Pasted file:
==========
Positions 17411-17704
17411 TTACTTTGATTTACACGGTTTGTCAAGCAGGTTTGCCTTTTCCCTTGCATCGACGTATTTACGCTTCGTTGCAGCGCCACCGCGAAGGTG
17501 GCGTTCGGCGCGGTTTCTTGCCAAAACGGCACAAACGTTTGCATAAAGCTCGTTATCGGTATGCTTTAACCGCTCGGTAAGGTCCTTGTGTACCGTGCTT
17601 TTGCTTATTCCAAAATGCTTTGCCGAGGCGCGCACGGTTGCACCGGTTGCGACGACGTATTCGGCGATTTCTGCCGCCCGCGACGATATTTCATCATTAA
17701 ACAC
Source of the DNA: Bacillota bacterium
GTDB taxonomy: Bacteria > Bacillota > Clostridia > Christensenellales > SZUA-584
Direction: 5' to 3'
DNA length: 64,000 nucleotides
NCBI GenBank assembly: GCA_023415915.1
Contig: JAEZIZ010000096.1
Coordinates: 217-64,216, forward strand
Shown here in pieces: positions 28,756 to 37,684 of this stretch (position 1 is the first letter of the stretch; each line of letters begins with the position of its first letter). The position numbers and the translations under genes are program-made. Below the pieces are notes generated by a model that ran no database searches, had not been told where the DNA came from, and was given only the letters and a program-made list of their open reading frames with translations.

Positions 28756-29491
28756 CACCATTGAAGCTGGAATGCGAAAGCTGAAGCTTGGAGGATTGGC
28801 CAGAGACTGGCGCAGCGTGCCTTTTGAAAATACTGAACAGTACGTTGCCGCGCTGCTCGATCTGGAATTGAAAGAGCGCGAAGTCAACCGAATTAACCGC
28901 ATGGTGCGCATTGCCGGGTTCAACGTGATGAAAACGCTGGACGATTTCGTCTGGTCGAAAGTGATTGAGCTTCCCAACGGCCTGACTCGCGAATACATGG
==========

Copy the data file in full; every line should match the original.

Positions 17411-17704
17411 TTACTTTGATTTACACGGTTTGTCAAGCAGGTTTGCCTTTTCCCTTGCATCGACGTATTTACGCTTCGTTGCAGCGCCACCGCGAAGGTG
17501 GCGTTCGGCGCGGTTTCTTGCCAAAACGGCACAAACGTTTGCATAAAGCTCGTTATCGGTATGCTTTAACCGCTCGGTAAGGTCCTTGTGTACCGTGCTT
17601 TTGCTTATTCCAAAATGCTTTGCCGAGGCGCGCACGGTTGCACCGGTTGCGACGACGTATTCGGCGATTTCTGCCGCCCGCGACGATATTTCATCATTAA
17701 ACAC
Source of the DNA: Bacillota bacterium
GTDB taxonomy: Bacteria > Bacillota > Clostridia > Christensenellales > SZUA-584
Direction: 5' to 3'
DNA length: 64,000 nucleotides
NCBI GenBank assembly: GCA_023415915.1
Contig: JAEZIZ010000096.1
Coordinates: 217-64,216, forward strand
Shown here in pieces: positions 28,756 to 37,684 of this stretch (position 1 is the first letter of the stretch; each line of letters begins with the position of its first letter). The position numbers and the translations under genes are program-made. Below the pieces are notes generated by a model that ran no database searches, had not been told where the DNA came from, and was given only the letters and a program-made list of their open reading frames with translations.

Positions 28756-29491
28756 CACCATTGAAGCTGGAATGCGAAAGCTGAAGCTTGGAGGATTGGC
28801 CAGAGACTGGCGCAGCGTGCCTTTTGAAAATACTGAACAGTACGTTGCCGCGCTGCTCGATCTGGAATTGAAAGAGCGCGAAGTCAACCGAATTAACCGC
28901 ATGGTGCGCATTGCCGGGTTCAACGTGATGAAAACGCTGGACGATTTCGTCTGGTCGAAAGTGATTGAGCTTCCCAACGGCCTGACTCGCGAATACATGG